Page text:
Demagnetisation of Social Security and Health Care for Migrants to the UK

AuthorNeville Harris
Date01 June 2016
DOI10.1177/138826271601800204
Publication Date01 June 2016
SubjectArticle
130 Intersentia
DEMAGNETISATION
OF SOCIAL SECURITY AND HEALTH CARE
FOR MIGRANTS TO THE UK
N H*
Abstract
Over the past two decade s, starting with the social security ‘ habitual residence’ test, UK
governments have maintained a consi stent policy of restricting the access of migrants to
welfare bene ts and public h ealth care. It has represented a response to increa sed levels of
inward migration  ow, including anticipated increases arising f rom enlarged European
Union (EU) membership, and the supposed ‘magnetic pull’ of UK welfare and he alth
care systems to migrants. Adjust ment of the bene t rules a ecting EUmigrants, which
has at times come very close to cros sing lines of legality under EUlaw, has lately featured
prominently in the UK’s proposals to the EU over the terms of it s Union membership.
e article focuses on the policy changes and legal developments, including c ase law,
across the areas of social assi stance bene ts, state retirement pensions and health care,
and assesses their impact , seeking to analyse the changing position of residence as an
issue in entitlement and its implication s.
Keywords: bene t ‘magnet’; health care; migration; right to reside; social security;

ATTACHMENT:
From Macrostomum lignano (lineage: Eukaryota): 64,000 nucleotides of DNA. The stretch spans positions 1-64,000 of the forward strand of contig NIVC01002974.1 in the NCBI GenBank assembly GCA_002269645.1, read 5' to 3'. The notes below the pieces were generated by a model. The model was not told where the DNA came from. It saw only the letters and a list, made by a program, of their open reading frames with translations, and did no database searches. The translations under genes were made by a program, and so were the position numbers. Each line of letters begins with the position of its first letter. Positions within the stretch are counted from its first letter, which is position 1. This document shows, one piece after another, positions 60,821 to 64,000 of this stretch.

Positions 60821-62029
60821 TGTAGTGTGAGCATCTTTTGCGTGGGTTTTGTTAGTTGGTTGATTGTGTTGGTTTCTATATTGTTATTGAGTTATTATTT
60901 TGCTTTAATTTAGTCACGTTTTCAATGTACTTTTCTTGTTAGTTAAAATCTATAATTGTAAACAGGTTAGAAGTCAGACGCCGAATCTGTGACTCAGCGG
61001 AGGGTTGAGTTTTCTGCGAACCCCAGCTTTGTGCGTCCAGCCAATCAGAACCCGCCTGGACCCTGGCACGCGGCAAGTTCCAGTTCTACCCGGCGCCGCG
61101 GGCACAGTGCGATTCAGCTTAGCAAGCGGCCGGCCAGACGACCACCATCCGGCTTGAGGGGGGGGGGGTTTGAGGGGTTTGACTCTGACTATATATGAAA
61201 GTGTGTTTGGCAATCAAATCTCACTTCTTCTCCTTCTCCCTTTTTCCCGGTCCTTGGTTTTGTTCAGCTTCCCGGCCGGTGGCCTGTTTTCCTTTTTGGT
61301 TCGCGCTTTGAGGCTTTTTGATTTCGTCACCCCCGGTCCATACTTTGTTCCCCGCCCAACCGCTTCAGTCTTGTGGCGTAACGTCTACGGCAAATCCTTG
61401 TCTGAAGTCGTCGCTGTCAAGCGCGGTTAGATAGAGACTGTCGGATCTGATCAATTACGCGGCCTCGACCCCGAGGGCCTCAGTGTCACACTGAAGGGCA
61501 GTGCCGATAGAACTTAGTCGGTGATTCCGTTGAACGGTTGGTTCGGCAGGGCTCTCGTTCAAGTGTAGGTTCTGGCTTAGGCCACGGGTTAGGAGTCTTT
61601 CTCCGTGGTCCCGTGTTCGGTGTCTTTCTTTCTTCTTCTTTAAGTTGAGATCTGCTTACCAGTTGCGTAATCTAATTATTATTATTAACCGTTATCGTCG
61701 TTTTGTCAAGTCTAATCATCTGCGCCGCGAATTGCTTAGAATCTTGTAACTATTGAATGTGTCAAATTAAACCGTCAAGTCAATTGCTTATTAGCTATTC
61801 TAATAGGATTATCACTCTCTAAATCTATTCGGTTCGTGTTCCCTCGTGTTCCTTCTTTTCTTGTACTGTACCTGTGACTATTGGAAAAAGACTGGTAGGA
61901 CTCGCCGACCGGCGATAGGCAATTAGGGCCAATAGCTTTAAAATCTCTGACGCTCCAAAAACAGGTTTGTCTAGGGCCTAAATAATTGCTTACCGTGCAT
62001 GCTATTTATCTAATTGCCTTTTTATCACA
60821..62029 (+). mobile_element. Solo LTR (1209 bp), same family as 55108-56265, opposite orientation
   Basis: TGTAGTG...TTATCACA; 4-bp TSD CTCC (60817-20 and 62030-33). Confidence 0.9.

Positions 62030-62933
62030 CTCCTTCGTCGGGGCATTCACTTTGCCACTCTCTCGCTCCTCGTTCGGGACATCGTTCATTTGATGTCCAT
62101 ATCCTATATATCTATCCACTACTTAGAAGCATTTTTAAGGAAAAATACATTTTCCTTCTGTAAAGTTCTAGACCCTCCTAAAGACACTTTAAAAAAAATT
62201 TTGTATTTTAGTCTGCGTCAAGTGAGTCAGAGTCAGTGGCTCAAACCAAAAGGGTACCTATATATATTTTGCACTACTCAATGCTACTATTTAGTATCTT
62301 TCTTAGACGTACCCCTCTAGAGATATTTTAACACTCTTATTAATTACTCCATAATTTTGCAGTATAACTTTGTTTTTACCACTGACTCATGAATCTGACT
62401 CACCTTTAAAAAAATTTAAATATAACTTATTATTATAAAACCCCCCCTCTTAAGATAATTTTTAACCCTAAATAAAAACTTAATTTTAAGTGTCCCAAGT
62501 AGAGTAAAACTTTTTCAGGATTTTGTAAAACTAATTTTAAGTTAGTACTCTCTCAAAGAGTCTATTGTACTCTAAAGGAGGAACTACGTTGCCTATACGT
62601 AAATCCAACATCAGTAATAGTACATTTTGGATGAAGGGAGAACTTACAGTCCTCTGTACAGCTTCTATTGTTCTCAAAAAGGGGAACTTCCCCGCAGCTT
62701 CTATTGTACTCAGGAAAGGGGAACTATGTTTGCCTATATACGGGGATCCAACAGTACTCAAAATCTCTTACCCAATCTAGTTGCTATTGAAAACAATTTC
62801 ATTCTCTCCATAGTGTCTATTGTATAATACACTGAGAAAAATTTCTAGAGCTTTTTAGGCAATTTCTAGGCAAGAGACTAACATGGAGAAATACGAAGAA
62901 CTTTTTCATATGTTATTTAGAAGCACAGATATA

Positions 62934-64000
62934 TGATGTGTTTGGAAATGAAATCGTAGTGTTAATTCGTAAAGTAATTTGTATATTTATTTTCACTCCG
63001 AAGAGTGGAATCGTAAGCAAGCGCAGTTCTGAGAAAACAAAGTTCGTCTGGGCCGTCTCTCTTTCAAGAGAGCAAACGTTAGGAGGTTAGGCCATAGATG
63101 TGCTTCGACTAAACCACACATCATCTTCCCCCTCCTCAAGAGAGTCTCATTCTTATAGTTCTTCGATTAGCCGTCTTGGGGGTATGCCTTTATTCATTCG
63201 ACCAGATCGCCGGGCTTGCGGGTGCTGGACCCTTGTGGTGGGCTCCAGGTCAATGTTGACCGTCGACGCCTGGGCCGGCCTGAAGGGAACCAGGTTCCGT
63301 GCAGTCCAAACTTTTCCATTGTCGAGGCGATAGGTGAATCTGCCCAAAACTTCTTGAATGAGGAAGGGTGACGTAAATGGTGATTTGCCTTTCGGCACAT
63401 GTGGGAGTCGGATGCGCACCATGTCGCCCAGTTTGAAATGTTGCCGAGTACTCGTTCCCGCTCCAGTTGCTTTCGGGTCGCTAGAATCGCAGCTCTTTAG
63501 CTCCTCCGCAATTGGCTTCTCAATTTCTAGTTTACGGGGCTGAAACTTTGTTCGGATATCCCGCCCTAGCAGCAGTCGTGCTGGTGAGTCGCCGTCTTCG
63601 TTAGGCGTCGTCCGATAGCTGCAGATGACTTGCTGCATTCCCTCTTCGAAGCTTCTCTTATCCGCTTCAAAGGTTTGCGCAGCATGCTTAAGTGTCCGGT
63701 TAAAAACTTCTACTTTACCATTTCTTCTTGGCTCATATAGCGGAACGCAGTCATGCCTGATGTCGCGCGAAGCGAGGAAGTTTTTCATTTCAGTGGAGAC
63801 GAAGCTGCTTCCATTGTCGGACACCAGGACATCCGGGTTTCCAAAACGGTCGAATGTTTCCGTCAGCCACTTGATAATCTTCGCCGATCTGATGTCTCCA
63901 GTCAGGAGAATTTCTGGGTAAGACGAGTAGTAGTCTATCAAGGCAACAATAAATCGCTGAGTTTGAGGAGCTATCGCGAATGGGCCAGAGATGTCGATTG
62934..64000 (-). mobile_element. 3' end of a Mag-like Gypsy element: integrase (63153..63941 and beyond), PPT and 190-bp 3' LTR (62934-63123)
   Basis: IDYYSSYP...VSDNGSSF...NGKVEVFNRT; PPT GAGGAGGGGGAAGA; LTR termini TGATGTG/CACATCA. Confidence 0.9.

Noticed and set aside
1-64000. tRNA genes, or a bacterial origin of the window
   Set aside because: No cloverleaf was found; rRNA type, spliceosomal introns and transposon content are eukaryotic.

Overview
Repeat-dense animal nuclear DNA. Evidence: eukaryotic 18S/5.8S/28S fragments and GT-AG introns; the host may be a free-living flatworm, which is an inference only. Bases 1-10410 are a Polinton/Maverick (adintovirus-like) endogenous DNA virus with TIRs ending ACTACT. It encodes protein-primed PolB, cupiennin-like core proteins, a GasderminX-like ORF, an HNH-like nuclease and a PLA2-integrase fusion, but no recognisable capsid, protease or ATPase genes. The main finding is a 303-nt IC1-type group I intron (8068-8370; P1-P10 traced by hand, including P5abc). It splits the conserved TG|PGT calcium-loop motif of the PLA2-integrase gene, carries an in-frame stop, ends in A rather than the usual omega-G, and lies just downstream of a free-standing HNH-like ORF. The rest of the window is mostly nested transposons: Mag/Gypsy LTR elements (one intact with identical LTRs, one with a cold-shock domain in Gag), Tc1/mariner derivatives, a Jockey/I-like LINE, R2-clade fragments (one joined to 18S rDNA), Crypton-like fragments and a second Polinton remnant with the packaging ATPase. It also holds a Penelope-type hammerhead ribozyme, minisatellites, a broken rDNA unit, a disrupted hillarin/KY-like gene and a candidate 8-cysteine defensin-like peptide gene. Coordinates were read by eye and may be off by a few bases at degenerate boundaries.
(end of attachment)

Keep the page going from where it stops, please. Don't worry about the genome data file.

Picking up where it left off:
Unite d Kingdo m
1. INTRODUCTION
Restrictions to migrants’ entitlement to welfare bene ts have been pursued by the
United Kingdom (UK) governments throug hout the past two decades.  ey intensi ed
under the Coalition government (2010–15), which sought to ‘protect the integrity of
the UK bene ts system and discourage bene t tourism’1, although its reforms were
also consistent with the general policy aim of reducing public expenditure. Recently
* Neville Harris is Professor of Law, University of Manchester. Address: Williamson Building 4.18,
School of Law, University of Ma nchester, Manchester M13 9PL, UK ; phone: +44 161 2753594, email:
neville. harris@ma nchester.ac.uk. He is a lso a Visiting Profe ssor of Welfare Law at Gothenbu rg
University. He is very gr ateful to the two rev iewers for their comments on t he dra of the a rticle.
1 D  W  P  (DWP) (2014 a: para 4.5).